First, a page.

Baby Boomers’ Suicide Rates Rise in Middle Age

Baby Boomers’ Suicide Rates Rise in Middle Age

Unmarried, non-college graduates at particular risk

NEW BRUNSWICK, N.J. – The suicide rate for middle-aged people – a group considered relatively protected from suicide and with historically stable suicide rates – took a sharp upward jump between 1999 and 2005, according to a new study by sociologists Julie Phillips of Rutgers University and Ellen Idler of Emory University. Click here to read about the research on Emory's eScienceCommons blog.

Their study has been published in the September/October issue of the journal Public Health Reports. 

Julie Phillips

Julie Phillips

“This is a striking new trend,” said Phillips, a social demographer who holds a joint appointment in the Department of Sociology and Rutgers’ Institute for Health, Health Care Policy and Aging Research. “Since the 1930s and up to the 1990s, suicide rates among middle-aged people – people aged 40 to 59 – were declining or pretty stable. But after 2000, this picture changed dramatically.” 

Phillips and Idler relied on data from the National Center for Health Statistics and the United States Census Bureau in their research. They were joined by two co-authors, Ashley Robin, an undergraduate at Vanderbilt University at the time of the research, and Colleen Nugent, a graduate student at Rutgers. Robin was participating in Project L/EARN, a Rutgers summer program for promising undergraduates, at the time of the research.  

 Among their key findings:

  • There was a substantial increase in the suicide rate for men (50-59) and women (40-59) between 1999 and 2005.  For men aged 40 to 49, the increase began about a decade earlier, in the late 1980s.
  • Increases in middle-aged suicide rates were typically greater among those who were unmarried.
  • The rise in suicide was particularly dramatic for people without college degrees, with increases near 30 percent.
  • People with college degrees seem to have escaped the trend. 

Traditionally, U.S. suicide rates rise in adolescence and again in old age. They stabilize  in maturity and middle age, a time when people are invested in their families and work. For men in particular, suicide rates rise again in old age, when children are grown, illness is more frequent and spouses and contemporaries start to die.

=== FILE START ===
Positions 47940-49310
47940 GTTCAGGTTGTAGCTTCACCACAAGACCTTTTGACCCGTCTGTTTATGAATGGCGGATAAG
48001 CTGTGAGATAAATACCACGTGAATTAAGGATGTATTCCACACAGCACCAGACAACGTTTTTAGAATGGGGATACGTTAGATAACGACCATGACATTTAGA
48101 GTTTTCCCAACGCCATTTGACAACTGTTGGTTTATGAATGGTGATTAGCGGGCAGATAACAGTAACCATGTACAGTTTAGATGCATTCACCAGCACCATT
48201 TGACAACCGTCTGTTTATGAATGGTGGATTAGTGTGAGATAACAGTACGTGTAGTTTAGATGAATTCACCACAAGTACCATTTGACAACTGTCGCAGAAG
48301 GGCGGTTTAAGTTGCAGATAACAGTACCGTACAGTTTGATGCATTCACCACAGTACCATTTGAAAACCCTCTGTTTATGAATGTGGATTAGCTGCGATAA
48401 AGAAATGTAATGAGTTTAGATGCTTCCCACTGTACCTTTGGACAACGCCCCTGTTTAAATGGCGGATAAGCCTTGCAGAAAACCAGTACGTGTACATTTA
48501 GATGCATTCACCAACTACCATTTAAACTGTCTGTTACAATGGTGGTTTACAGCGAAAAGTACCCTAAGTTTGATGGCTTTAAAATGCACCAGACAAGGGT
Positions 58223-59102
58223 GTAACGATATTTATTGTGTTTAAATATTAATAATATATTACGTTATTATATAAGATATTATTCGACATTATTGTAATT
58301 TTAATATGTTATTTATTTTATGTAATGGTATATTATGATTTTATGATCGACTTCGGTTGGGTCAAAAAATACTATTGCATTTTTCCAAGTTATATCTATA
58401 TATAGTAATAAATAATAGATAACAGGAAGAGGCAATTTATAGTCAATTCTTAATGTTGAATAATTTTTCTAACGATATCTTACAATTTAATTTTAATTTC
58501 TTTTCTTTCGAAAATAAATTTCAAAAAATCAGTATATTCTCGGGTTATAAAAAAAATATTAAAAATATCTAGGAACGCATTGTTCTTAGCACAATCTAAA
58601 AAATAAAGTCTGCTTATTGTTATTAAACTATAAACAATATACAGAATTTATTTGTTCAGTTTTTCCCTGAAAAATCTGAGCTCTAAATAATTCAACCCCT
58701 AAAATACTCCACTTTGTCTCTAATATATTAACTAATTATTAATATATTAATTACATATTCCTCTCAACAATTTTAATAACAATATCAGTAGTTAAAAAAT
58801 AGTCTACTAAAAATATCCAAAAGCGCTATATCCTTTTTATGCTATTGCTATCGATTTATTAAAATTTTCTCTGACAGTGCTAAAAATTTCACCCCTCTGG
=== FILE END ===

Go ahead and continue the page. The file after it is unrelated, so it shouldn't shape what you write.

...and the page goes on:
Phillips and Idler note that although Baby Boomers – those born between 1946 and 1964 -- had a higher than usual suicide rate as adolescents, they followed the usual pattern in maturity. In fact, the suicide rate in general declined steadily in the United States for several decades before 2000. 

Beginning in 1999, however, the rates rise dramatically for middle-aged people and, in particular, for people born during the 1950s, breaking the decades-long trend. What happened? 

Phillips and Idler think that both “period” and “cohort” effects are at work. 

Boomers had high suicide rates as adolescents and have been noted for their relatively high rates of substance abuse, the researchers report.  Furthermore, among boomers, the onset of chronic health problems in middle age and the associated financial burden may have struck particularly hard, given boomers’ unprecedentedly high levels of life expectancy and overall health.  But problems particular to Baby Boomers aren’t enough to explain the dramatic rise in rates after 1999, Phillips and Idler write. They speculate that economic pressures, particularly for people without college educations, intensified in those years, and thus put many middle-aged people, particularly unmarried, non-college-educated men, at greater risk. 

“If these trends continue, they are cause for concern,” they wrote. “Male baby boomers have yet to reach old age, the period in the male life course at highest risk for suicide; if they continue to set historically high suicide rates as they did in adolescence and now in middle age, their rates in old age could be very high indeed.” 

Phillips said that a comprehensive study for the first decade of the new century won’t be possible until 2013 but that preliminary data for the years 2006 and 2007 shows the trends continuing.        

 

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Media Contact: Ken Branson
732-932-7084, ext. 633
E-mail: kbranson@ur.rutgers.edu